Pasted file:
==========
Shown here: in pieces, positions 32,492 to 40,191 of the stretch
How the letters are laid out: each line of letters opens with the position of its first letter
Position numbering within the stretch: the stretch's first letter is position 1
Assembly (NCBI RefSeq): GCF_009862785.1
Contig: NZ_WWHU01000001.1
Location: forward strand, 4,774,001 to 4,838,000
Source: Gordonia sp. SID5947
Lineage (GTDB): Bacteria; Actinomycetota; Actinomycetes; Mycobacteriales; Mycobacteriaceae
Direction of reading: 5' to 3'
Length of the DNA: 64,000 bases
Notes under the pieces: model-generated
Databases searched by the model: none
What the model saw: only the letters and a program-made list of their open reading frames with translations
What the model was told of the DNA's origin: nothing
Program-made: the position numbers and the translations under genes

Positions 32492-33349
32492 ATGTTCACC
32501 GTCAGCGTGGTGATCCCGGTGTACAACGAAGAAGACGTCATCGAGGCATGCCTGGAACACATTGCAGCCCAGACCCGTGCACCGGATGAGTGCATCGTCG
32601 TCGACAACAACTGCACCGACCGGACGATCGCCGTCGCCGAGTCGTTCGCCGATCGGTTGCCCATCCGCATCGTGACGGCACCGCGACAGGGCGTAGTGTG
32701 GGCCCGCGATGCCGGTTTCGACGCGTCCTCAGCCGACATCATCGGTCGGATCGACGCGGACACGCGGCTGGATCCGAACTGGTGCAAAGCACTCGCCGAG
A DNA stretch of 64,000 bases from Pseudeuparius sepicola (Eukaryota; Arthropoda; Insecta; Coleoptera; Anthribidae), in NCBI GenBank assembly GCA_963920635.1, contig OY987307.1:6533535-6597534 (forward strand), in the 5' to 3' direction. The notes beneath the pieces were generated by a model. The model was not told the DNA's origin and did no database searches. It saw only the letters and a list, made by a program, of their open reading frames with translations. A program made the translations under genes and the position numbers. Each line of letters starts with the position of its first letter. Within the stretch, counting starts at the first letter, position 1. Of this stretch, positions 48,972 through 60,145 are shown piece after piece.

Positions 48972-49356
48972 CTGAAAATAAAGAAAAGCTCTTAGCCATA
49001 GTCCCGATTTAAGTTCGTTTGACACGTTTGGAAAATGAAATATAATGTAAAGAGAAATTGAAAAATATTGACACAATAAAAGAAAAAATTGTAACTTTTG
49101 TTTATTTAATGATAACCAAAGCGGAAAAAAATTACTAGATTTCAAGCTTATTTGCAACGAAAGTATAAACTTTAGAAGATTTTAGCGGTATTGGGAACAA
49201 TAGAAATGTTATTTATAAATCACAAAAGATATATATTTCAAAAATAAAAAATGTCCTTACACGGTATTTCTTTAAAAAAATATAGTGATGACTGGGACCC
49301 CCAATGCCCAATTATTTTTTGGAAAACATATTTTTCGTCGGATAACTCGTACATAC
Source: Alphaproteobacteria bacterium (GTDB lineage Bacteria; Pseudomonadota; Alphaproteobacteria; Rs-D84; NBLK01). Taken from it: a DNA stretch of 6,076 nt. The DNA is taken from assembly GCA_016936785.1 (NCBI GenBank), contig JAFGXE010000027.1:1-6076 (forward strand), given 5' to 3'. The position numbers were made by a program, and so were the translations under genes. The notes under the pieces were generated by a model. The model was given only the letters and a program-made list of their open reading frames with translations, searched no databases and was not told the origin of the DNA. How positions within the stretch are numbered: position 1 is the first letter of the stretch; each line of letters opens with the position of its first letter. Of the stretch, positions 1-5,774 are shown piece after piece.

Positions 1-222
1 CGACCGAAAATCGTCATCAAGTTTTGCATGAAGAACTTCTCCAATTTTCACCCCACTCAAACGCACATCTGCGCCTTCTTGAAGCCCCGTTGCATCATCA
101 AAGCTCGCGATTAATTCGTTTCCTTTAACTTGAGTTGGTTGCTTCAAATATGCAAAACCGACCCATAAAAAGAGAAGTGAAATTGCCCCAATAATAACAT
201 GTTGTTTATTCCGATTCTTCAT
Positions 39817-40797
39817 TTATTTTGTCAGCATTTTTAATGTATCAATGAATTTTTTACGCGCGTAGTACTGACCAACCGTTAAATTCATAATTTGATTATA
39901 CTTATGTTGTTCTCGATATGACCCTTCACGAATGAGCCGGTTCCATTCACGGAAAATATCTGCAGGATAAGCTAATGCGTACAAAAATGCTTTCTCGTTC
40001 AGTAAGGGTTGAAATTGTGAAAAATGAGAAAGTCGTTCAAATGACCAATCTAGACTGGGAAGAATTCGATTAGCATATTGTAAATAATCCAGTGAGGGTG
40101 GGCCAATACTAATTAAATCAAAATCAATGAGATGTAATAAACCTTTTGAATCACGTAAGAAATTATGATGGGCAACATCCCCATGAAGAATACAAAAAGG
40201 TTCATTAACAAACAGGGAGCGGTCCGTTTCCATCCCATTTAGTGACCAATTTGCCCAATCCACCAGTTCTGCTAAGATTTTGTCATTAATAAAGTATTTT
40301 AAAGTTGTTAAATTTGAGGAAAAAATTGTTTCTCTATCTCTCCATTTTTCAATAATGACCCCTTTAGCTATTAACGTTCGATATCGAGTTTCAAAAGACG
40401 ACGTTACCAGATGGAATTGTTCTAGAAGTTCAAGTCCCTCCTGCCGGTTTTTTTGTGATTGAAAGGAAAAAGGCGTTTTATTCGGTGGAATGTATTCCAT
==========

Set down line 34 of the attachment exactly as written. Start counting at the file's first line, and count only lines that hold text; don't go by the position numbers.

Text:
39817 TTATTTTGTCAGCATTTTTAATGTATCAATGAATTTTTTACGCGCGTAGTACTGACCAACCGTTAAATTCATAATTTGATTATA